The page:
Xtralite and Vitral are now a part of VELUX Commercial, and we are delighted to welcome you to our new website. Here, you will find our complete portfolio of daylight solutions and services for industrial, commercial and public buildings.

Transforming spaces into favourite places

Design with daylight and fresh air

Transforming spaces with daylight and fresh air for better health, well-being and productivity.

VELUX Commercial Transforming Spaces, man in factory
Optimal levels of daylight enter a busy factory via rooflights

Building energy costs and people’s health are currently two highly relevant topics. How to keep warm with sky-high energy prices? How to prevent mould and related health issues in underheated rooms? And how to prevent airborne virus transmission? Part of the solution is to let daylight and fresh air into the building.

Today, people spend up 90% of the time indoors, and most of the time, during the day, we are outside our homes, in schools, offices, industrial workplaces, sport facilities or shops.

This makes a healthy indoor climate in commercial, public and industrial buildings more important than ever. When considering refurbishment or planning new build, skylights can make a true difference, transforming buildings into inspiring, healthy and productive spaces, by bringing in daylight and fresh air.

Several studies show that daylight can positively impact the working environment and even improve performance. The performance and productivity of workers in offices, industrial and retail buildings can increase by up to 15% with improved daylight conditions. On top of that, daylight and fresh air also create a more pleasant and enjoyable working environment, resulting in lower absenteeism.

Other studies present evidence that daylit environments can lead to more effective learning. In fact, students in classrooms with the best daylight conditions achieved up to 18% higher scores in tests than students with the least daylight.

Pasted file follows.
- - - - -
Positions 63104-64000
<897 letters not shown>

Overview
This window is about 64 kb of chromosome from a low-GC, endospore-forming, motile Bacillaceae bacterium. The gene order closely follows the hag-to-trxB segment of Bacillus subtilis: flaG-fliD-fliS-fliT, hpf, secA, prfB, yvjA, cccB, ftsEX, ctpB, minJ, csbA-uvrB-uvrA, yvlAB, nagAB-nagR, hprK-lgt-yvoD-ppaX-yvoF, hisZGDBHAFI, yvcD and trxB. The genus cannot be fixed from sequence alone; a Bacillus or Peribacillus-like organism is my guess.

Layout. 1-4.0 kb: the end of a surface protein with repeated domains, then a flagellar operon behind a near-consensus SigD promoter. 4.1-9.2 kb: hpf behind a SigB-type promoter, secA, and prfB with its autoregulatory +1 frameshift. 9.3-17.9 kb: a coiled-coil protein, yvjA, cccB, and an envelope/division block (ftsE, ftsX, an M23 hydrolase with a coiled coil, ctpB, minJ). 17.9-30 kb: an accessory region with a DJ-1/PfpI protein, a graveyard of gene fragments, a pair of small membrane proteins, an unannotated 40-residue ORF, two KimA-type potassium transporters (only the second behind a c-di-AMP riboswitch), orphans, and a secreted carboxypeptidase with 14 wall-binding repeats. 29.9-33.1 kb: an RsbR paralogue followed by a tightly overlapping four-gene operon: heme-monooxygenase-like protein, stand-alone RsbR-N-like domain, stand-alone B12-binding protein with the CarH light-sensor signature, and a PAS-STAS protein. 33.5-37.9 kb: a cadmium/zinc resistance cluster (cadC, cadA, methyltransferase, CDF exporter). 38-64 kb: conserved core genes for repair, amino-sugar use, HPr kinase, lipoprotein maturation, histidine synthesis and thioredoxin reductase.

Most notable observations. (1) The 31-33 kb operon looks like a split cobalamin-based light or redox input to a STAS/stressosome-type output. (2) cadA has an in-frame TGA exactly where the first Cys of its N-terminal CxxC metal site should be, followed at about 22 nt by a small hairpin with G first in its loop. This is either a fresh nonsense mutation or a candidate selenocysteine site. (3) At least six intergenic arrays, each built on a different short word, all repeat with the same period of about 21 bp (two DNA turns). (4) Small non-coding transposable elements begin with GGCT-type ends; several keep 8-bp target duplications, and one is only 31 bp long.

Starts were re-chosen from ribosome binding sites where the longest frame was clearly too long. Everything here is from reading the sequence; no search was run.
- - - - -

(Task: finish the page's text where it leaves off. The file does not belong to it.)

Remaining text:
When it comes to indoor air quality, major research studies on the mental performance of occupants in office buildings and schools have demonstrated how poor air quality reduces performance, while good air quality improves it.

Daylight as a key in recent office refurbishment

When the international engineering company Sweco planned their recent move into a new office in a refurbished factory building, access to daylight was a key design parameter. The project included a replacement of rooflights to optimise daylight and provide fresh air.

Anders Lyhne

Creative Director at Sweco

We wanted all our people to work together under one roof, in one open space. Understanding how daylight enters a space has allowed us to create an office environment, where every employee feels connected with daylight. This was a primary goal and focus during the refurbishment. Today, daylight is a daily pleasure for every employee in the office

The replacement of rooflights at the Sweco office also reduced the need for artificial lighting through the provision of optimal daylight.
VELUX Commercial Transforming Spaces, women in office
At the Sweco office, employees enjoy more productivity with daylight - see case study

Improving concentration and learning with daylight

At the Grøndalsvængets School in Denmark, daylight and fresh air also played key roles in a recent extension and renovation project. The improved access to daylight and fresh air through vented skylights immediately made a positive difference to students and teachers according to the school’s Headmaster Kristoffer Gregerson.

Kristoffer Gregersen

Headmaster, Grøndalsvængets School

We want to create the best environment for teaching and learning, so when I walk around the school it gives me joy to see people happy. With the presence of daylight and a good indoor climate, we have a school environment where everyone can do their best

VELUX Commercial Transforming Spaces, children in gym
Young learners enjoy sports and leisure at Grøndalsvængets School with modular skylights – see case study

At the Grøndalsvængets School, daylight through the roof and facade also meant less reliance on artificial lighting. At the same time, the built-in natural ventilation reduced the need for mechanical ventilation and helped lower the carbon dioxide levels. In this way, daylight and natural ventilation cut energy consumption and contributed to the school’s sustainability goals.